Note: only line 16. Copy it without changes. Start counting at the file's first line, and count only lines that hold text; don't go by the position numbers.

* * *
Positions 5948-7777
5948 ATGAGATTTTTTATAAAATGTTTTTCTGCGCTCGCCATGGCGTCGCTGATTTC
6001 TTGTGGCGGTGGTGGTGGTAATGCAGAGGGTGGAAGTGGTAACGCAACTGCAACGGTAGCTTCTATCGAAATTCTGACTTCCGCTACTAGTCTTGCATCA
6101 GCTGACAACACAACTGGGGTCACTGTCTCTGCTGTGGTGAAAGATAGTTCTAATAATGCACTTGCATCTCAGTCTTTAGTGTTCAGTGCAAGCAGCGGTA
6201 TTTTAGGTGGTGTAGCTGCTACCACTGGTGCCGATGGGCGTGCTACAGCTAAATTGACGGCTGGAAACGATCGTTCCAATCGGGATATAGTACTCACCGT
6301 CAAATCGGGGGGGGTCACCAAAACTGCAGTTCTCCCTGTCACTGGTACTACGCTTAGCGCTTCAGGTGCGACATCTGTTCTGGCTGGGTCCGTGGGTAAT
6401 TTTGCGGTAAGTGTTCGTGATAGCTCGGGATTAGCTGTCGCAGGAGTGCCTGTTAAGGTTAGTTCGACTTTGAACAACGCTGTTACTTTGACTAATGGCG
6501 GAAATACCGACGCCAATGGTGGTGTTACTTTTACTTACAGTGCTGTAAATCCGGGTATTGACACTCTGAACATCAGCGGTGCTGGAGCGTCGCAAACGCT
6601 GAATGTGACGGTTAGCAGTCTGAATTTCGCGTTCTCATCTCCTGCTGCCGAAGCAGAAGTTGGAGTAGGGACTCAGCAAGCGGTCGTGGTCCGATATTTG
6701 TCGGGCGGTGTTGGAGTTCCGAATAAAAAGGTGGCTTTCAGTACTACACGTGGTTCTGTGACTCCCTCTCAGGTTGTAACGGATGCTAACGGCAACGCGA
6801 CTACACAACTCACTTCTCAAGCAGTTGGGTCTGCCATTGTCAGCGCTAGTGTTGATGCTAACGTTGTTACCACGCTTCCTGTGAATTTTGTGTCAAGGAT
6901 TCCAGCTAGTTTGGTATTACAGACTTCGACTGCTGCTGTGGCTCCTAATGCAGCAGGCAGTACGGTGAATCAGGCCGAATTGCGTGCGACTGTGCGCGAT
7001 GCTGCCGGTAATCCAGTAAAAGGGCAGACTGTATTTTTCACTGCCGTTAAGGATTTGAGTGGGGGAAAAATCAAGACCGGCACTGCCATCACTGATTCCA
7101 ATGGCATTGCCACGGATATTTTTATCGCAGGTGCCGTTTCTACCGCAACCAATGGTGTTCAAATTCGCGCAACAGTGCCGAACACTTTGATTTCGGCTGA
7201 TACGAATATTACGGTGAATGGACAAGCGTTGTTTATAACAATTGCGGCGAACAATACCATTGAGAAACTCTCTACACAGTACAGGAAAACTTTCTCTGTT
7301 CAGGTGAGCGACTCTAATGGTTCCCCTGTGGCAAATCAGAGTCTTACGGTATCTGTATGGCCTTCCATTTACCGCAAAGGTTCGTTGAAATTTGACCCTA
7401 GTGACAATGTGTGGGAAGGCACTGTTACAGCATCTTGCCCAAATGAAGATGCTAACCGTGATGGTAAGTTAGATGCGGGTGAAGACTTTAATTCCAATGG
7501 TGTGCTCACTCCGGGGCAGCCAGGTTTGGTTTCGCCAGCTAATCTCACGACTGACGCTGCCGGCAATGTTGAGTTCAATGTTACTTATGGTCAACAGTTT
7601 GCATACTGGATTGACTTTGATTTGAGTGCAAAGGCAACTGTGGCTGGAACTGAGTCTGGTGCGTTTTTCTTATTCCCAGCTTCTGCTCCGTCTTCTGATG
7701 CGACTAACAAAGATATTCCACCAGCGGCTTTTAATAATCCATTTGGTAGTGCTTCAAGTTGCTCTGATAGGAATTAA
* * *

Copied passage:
7301 CAGGTGAGCGACTCTAATGGTTCCCCTGTGGCAAATCAGAGTCTTACGGTATCTGTATGGCCTTCCATTTACCGCAAAGGTTCGTTGAAATTTGACCCTA